Elysium

When promo trailers for Matt Damon’s new movie “Elysium” started popping up in front of movies and on TV, needless to say, I wasn’t sold. I lumped it in with “Pacific Rim” on my list of movies that I really wasn’t all that ecstatic to see on the summer movie slate. It looked more along the lines of something that should have existed within the cemetery of movies in January through March, or, with its underlying class rivalry and environmental message, could have been an awards bid, instead of competing with superheroes for audience time.

Elysium

The premise of “Elysium” isn’t new in its dystopian future outlook. In 2154, the rich and privileged have left the surface of Earth, ravaged from overpopulation and overuse of resources, and established a haven on Elysium, a satellite paradise a mere 19 minute shuttle ride away into orbit. On Elysium, it’s a perpetual cocktail party and when illness strikes, residents can lay in a med-bay and heal all that ails them, even age. The med-bays are a draw for the diseased residents on Earth, who pay for a seat on a shuttle that is almost guaranteed to not make it to Elysium, so long as Secretary Delacourt (Jodie Foster) has her finger on the trigger.

When Max(Matt Damon) is exposed to a lethal dose of radiation, he makes a deal with the man running the shuttles in order to secure himself a rise to Elysium. He finds himself with a metal exoskeleton literally screwed into him and sets off on his mission against a now less than pleased Delacourt, who sends mercenary Kruger (Sharlto Copley) to apprehend Max and bring him to Elysium. From exploding people to blown up faces, the cat and mouse game between the two is not a pretty sight, but is one of the better character rivalries in recent weeks.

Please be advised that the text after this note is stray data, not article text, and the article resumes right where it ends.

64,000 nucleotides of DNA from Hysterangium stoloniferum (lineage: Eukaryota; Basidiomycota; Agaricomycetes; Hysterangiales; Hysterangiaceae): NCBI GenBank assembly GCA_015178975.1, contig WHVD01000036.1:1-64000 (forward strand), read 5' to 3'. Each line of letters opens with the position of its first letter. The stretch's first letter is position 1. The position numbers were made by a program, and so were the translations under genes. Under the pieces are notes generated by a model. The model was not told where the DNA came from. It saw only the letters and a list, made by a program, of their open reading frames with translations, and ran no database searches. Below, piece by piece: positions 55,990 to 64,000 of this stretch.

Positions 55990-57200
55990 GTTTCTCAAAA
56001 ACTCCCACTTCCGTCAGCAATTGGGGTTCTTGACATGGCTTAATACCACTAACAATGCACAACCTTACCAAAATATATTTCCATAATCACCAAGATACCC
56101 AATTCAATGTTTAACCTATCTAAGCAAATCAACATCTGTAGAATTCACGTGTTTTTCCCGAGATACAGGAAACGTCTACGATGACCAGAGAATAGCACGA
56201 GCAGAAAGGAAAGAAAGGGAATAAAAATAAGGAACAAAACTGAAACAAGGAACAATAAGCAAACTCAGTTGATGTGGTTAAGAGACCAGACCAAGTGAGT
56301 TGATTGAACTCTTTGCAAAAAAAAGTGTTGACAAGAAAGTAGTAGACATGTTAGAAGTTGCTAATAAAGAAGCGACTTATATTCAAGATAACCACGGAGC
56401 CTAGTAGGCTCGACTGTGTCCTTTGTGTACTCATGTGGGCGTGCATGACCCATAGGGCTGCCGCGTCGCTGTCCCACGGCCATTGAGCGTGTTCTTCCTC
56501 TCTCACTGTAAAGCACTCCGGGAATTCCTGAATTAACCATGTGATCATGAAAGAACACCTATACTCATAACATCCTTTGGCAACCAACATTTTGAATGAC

The acting from the likes of Damon and Foster is truthfully an afterthought when put in the world Blomkamp has created. From the sights of a Los Angeles turned into a third world country to the paradise that is Elysium, the movie is not short on sight-pleasing effects. Those effects have a darker side when it comes to the conflict between the two sides, with the director not being shy when it comes to the shock of exploding bodies and the smaller hand to hand fights between Max and Kruger lending its own cringing hits.

Director Neill Blomkamp also wrote this movie, as a follow up to his 2009 film “District 9,” which also featured Copley. Again, he layers his sci-fi setting with message upon metaphor, from the class division resulting in the upper class literally living a world away, to a conversation on universal healthcare to whether our current stewardship of the planet is ultimately leading to our own destruction, all bearing the marks of our current political climate.

“Elysium” lands in the high-B area for me. It was a great movie, with a thought provoking message, but between you and me, the first exploding body was well enough for me, and it will be for those who are no great fans of excessive blood, and it doesn’t put all that new of a twist on the dystopian genre like it had hoped to. “Elysium” is rated R for strong bloody violence and language throughout.

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